Monster hunters gear up for Weird Weekend

The world's biggest gathering of Nessie fans, Yeti spotters and other 'cryptozoologists' will be held in the UK this summer. Are they fantasists, or is it science?

England’s annual ‘Weird Weekend’ has a claim to be the strangest festival of the summer. Held each August, it draws a motley crowd of dabblers from the far fringes of science. There are ufologists, who investigate alien encounters and parapsychologists who study psychic phenomena. The largest group, however, are the cryptozoologists – the monster hunters.

A cryptid, in the jargon of the field, is supposedly a real animal whose existence is not recognised by conventional science. Some are creatures of folklore, like the Thunderbird of Native American myth – a vast bird of prey. Then there are the mysterious apes like the Yeti, which is said to prowl Himalayan glaciers.

Others are more like survivors from a prehistoric age – there are reports of Brontosaurus-like creatures inhabiting African rivers; glowing Pterosaurs over Pacific islands; long necked Plesiosaurs in northern lakes.

Plenty of people claim to have seen these animals, but eyewitness accounts don’t amount to solid evidence. Whenever an official scientific investigation is conducted, cryptids suddenly turn shy. None of the many attempts to properly study the Loch Ness Monster, for example, have found anything more exciting than fish.

So, when cryptozoologists discuss the latest sightings, they often meet with a sceptical, even scornful, response. The general view is that this is pseudoscience – no more respectable then believing in witchcraft, or talking to fairies at the end of the garden.

But, at a seminar in London last week, the speakers (all serious scientists) warned the audience not to dismiss cryptozoology too quickly. After all, they pointed out, there really are some very strange animals out there.

Take, for instance, the Colossal Squid – a beast longer than a double decker bus, with barbed tentacles and eyes as big as soup plates. Sailors have been telling tales of such sea monsters for centuries, but their existence was not proved until 1925. The Coelacanth, a fish presumed to have died out millions of years ago, was found living happily off the African coast. And we discover new species all the time.

Daydream believers

Does that mean we can all start believing in Yetis and Scottish dinosaurs? Most will remain unconvinced. After all, if history teaches us anything it’s that non-scientific humans are extremely unreliable witnesses.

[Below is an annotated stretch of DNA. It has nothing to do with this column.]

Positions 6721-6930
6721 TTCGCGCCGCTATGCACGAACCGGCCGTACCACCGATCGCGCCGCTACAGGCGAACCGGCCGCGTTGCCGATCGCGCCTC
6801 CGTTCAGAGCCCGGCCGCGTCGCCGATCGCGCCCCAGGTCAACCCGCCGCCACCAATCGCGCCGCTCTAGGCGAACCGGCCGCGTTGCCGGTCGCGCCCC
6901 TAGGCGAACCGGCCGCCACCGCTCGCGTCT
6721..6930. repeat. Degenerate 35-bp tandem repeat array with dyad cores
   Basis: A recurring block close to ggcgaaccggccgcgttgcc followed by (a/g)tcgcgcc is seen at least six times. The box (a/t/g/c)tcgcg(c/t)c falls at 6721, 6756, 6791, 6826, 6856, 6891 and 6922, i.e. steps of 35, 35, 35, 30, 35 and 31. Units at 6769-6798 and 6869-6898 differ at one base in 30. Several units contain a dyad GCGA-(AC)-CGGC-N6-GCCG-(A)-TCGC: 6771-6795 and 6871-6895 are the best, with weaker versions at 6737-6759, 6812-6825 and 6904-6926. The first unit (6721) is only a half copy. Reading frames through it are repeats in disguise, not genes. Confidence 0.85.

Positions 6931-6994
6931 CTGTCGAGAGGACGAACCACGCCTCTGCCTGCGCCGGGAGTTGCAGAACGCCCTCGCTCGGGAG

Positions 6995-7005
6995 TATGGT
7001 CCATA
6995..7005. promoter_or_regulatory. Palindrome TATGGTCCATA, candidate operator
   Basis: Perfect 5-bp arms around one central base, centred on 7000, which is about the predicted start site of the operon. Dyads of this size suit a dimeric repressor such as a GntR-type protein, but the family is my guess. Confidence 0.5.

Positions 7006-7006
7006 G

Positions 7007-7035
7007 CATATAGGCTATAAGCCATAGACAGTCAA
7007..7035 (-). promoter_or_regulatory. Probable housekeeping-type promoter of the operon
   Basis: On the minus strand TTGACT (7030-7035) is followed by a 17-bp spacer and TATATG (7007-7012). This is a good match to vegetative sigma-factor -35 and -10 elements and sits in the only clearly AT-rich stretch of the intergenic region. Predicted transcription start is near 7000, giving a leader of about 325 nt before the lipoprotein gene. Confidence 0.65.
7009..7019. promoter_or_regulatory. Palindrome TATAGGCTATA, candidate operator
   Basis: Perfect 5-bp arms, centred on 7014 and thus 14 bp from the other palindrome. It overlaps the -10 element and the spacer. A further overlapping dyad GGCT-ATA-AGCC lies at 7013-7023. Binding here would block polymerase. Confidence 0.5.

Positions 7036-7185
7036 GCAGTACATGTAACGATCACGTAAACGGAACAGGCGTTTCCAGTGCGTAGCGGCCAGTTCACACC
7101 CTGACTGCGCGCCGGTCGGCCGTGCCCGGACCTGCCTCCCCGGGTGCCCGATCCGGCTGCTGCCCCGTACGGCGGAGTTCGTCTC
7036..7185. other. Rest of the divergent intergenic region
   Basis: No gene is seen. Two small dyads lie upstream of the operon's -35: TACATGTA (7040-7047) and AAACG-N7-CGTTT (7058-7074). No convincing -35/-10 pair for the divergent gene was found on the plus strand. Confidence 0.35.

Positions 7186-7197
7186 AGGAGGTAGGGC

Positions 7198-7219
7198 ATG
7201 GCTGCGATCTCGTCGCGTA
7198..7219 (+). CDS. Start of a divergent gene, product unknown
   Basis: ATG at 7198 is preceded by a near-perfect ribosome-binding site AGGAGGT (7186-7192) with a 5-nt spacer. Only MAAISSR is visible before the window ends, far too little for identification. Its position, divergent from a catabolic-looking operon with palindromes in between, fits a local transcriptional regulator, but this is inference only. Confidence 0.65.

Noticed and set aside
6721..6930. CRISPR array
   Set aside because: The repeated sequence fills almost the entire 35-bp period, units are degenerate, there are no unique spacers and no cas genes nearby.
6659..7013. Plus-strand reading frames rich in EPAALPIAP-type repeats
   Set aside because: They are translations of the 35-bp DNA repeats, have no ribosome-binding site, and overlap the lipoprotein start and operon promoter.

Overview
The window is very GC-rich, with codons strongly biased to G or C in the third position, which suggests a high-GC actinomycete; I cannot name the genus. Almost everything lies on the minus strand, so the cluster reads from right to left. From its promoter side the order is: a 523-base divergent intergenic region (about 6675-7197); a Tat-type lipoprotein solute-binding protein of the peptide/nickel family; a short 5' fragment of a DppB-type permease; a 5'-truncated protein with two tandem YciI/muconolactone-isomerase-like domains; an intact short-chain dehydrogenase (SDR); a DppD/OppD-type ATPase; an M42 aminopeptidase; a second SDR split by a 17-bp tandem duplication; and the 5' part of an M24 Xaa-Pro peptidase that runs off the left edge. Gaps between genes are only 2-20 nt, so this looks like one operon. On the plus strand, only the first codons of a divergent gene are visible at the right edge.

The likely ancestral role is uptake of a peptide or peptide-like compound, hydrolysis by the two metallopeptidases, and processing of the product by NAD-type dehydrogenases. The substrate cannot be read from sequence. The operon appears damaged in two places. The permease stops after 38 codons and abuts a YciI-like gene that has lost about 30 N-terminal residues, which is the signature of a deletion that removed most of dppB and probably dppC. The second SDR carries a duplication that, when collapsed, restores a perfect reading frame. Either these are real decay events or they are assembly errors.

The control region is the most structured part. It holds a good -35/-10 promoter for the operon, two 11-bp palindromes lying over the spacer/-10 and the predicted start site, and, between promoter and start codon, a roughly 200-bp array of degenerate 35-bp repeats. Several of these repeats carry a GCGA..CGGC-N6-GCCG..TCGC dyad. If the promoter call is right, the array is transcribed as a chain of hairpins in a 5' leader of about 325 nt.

On the other hand, would it be a mistake to think we have found out all there is to know about our world? The true scientific spirit is not about answers but about questions and open-mindedness – a willingness to examine the evidence on its merits rather than dismissing ideas out of hand.

You Decide

  1. Could creatures like the Yeti or the Loch Ness monster really exist? Why / why not?
  2. Why do you think some people are convinced that cryptids exist? What makes people want to believe?


  1. Create an original artwork based on a cryptid, or invent your own.
  2. Do some further research on a cryptid of your choice and write a short article discussing whether it is fact or fiction.

Some People Say...

“Believing in Yetis is just stupid – these people deserve to be mocked.”

What do you think?

Q & A

How many of these cryptids are out there?
Supposedly, quite a few. There are giant bears in Russia; dragon-sized lizards in Australia; and hairy humanoids in America. Most countries have some kind of mythical creature haunting its wild places. Even England has the Beast of Bodmin Moor, supposedly a huge black panther.
And people really believe in this stuff?
Yes, although there are a range of different views. Some take a scientific interest. Others have an almost religious respect for these creatures. There's a theory, for example, that the North American Sasquatch is really a mystical being, which only appears to the truly faithful.
Hmmm. Very convenient.
Indeed. But just because some cryptids look like fakes, it doesn't mean they all are.

Word Watch

a huge plant-eating dinosaur with a very long neck and tail. The name means 'thunder lizard' in ancient Greek.
Flying bat-like dinosaurs with long sharp beaks and huge wings. The name means 'bird lizard'.
A family of prehistoric sea creatures with long necks and flippers. Some people think the Loch Ness Monster is a descendant of the plesiosaurs.
An unfriendly term used for ideas that are unscientific but pretend to be proper science. Of course, there is great debate over what counts as pseudoscience and what doesn't.


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